Académie royale de Médecine de Belgique

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Eloge de feu le Pr Michel Lechat, membre honoraire

par Mme le Professeur Debarati GUHA-SAPIR, membre associé, et Ian DAVIS, collaborateur.

Michel Lechat, a pioneering figure in disaster management, died on  28 February 2014.   He was  born  in  Belgium  and grew up in Brussels. As a highly independent (and opinionated) teenager, he was educated in boarding schools and then studied medicine at the University of Louvain.

At medical school, Michel met Frans Hemerijckx, an eminent tropical disease doctor who had pioneered changes in the treatment of leprosy. He promoted the use of sulphone and insisted that the isolated patients in leprosaria be allowed to live with their families. These were days when young doctors were packed off to unknown places and Michel, aged 27 years old with a wife and two small children, was sent to a leprosarium run by Belgian nuns and priests outside the village of Iyonda, deep in the Belgian Congo.

When Michel took over in Iyonda as the ‘médecindirecteur’ treatment was moving from Promin, a sulphone drug administered in a series of painful injections, to Dapsone, a drug pioneered by Robert Cochrane in the leprosarium at Carville, Louisiana. These were both lifelong treatments because they kept the bacilli load down without eliminating it, guaranteeing the existence of leprosaria and their residents into the future. Some strains of leprosy also began to show resistance to Dapsone.

It was in Iyonda that the novelist Graham Greene came to live with the Lechat family for a few months to research his book A Burnt-Out Case (a term used for patients cured of leprosy). It was a remarkable study dealing with issues of self-love and selflessness, belief and disbelief, and the leprosy patient’s choice between amputation, which relieves pain but leads to a loss of ‘wholeness’, or no amputation, which entails continuing pain but a feeling of being whole. Michel must have been a worthy intellectual foil for Greene, who questioned basic tenets underlying the motivations and drivers of medical care in the tropics. In the foreword to the book Greene wrote a personal letter to Michel, referring to him as 'Dr Colin’, a character in the book.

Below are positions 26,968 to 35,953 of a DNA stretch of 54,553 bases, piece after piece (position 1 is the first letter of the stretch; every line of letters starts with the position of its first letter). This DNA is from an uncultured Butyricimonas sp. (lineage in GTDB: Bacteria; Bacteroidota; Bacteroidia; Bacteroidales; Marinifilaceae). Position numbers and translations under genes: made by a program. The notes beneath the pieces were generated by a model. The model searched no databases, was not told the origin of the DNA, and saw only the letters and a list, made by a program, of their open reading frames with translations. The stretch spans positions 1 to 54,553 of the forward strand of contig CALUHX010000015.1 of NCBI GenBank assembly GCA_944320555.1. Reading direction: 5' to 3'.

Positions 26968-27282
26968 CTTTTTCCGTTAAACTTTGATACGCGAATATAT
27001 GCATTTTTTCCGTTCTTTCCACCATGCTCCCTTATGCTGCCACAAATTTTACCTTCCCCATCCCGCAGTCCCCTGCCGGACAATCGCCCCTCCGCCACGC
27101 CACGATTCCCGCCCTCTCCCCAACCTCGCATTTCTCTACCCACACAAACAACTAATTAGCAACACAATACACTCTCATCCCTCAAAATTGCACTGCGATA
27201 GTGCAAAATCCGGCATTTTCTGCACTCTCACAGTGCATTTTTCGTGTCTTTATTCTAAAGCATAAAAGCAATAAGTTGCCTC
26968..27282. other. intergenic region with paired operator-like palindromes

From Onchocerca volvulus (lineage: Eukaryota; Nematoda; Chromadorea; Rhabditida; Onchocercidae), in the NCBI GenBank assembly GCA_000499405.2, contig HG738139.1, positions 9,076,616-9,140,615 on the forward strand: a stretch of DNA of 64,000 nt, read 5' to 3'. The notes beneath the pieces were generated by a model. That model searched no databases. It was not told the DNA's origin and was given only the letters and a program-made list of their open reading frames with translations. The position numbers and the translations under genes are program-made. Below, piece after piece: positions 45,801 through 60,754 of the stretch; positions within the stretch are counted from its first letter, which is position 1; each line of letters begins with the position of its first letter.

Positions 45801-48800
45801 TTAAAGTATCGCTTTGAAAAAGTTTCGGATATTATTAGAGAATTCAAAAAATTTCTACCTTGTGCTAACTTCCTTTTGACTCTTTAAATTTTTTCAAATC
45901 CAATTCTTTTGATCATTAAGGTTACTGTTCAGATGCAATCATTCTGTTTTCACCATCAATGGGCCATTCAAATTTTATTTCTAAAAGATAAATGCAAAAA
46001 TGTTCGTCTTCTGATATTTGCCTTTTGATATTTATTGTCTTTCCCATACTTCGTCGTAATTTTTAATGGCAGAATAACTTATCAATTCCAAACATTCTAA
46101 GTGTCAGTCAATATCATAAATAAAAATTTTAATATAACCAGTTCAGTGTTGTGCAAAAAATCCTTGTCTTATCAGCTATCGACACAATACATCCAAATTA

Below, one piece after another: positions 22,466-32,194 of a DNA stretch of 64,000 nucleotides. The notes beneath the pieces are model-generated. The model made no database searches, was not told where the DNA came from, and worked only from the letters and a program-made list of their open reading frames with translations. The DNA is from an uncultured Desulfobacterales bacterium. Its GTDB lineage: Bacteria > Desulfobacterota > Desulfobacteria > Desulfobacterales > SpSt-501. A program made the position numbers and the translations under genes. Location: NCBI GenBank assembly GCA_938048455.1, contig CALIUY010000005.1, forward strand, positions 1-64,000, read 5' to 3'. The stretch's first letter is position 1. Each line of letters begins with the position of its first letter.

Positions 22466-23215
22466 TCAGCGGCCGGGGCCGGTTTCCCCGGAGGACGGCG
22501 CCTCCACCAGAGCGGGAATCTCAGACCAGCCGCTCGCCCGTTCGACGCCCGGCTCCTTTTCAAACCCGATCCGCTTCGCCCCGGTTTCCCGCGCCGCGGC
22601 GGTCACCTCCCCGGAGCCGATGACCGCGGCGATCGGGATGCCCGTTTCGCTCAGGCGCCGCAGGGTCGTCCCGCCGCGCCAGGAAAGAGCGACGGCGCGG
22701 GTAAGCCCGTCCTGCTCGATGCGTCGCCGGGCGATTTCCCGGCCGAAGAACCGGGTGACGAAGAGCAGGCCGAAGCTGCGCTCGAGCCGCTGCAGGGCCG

Michel greatly cherished his encounter with Greene and, later in life, took enormous pleasure in attending gatherings of the Graham Greene Birthplace Trust, a group of Greene enthusiasts that meets annually to celebrate his life and writings.

In the 1970s, having undertaken doctoral studies at Johns Hopkins University and a five-year research assignment with the World Health Organization (WHO)/Pan-American Health Organization (PAHO), Michel returned to Brussels. By this time the treatment of leprosy had radically changed and multi-drug therapy had been introduced that would cure patients in as little as six months. He promptly set up the Centre for Research on Epidemiology of Leprosy, the first of three innovative research centres. Michel published widely on the epidemiology of leprosy - the subject closest to his heart - and was actively engaged in developing new forms of treatment. He was at the forefront of efforts to replace traditional mono-drug therapy, which kept patients in leprosaria throughout their lives, with multi-drug therapy (endorsed by WHO in the early 1970s), which permanently cured leprosy patients and allowed them to return to normal society.